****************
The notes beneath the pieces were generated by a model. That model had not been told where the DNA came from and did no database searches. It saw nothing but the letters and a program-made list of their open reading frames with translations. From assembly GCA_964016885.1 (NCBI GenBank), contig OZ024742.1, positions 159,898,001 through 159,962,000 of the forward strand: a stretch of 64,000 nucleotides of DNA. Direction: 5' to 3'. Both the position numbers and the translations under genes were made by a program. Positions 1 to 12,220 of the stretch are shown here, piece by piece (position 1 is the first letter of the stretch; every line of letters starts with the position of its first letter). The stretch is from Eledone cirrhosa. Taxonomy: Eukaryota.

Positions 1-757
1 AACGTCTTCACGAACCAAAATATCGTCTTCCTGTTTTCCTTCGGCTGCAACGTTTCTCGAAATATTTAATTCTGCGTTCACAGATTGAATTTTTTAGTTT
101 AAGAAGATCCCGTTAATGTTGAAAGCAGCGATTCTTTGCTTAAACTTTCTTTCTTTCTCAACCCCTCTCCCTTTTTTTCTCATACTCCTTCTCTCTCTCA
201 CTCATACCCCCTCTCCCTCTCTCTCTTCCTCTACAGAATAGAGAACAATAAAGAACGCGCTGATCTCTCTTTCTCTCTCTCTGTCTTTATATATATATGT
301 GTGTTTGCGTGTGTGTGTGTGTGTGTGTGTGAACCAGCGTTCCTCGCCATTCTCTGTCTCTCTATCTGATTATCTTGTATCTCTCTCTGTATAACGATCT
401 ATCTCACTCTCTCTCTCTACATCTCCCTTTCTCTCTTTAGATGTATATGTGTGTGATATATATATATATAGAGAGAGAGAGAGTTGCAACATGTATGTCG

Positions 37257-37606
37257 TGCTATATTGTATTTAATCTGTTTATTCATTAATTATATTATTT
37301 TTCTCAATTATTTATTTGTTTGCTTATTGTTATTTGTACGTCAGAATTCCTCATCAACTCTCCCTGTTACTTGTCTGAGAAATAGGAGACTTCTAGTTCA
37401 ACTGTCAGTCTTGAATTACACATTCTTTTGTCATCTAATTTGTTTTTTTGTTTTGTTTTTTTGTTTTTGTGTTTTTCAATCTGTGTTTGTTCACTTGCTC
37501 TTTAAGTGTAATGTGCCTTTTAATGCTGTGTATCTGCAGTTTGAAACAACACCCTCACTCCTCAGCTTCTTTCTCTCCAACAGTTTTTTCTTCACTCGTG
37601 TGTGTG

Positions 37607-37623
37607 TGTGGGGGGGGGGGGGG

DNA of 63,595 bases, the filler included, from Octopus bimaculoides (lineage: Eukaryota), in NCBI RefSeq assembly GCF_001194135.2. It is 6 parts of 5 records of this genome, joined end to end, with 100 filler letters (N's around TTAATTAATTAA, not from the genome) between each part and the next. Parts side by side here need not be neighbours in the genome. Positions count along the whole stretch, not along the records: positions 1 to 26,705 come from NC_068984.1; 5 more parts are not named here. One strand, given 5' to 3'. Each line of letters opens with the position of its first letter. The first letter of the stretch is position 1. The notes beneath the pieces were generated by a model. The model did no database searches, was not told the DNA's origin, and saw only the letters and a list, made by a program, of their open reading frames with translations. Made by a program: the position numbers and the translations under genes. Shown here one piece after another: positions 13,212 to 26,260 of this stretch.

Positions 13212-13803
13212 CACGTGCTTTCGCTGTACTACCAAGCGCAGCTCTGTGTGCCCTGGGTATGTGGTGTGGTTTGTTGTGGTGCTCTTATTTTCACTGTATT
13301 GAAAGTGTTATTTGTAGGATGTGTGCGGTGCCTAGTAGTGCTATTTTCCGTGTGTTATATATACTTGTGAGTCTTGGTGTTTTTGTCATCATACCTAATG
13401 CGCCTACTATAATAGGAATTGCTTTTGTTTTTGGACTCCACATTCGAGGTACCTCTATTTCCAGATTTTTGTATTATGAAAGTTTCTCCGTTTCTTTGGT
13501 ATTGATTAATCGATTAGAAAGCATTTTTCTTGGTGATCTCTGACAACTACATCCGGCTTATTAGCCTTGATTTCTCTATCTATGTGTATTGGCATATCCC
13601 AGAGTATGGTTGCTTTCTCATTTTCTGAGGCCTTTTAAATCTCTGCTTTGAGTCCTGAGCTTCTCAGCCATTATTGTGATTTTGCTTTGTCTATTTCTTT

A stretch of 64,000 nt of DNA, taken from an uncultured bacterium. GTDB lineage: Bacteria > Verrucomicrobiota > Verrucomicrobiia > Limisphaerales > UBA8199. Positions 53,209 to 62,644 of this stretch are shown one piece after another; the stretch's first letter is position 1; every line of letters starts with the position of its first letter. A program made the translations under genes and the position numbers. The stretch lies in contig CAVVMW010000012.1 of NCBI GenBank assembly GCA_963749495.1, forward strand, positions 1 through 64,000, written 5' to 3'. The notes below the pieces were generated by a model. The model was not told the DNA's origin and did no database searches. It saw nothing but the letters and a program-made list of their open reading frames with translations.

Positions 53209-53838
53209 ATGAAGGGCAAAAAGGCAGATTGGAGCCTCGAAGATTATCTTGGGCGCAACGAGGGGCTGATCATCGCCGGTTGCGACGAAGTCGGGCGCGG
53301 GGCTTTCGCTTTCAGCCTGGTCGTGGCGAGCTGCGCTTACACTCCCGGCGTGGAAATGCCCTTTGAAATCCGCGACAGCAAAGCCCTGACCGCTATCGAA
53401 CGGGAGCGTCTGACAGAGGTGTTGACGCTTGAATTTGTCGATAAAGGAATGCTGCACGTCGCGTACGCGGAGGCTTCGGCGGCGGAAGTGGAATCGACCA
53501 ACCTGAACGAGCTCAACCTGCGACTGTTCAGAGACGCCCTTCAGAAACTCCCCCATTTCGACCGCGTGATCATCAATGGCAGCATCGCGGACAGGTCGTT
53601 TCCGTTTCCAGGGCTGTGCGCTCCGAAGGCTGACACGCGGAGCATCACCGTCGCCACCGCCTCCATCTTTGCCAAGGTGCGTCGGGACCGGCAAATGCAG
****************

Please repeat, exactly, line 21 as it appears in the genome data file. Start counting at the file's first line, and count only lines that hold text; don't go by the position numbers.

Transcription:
13501 ATTGATTAATCGATTAGAAAGCATTTTTCTTGGTGATCTCTGACAACTACATCCGGCTTATTAGCCTTGATTTCTCTATCTATGTGTATTGGCATATCCC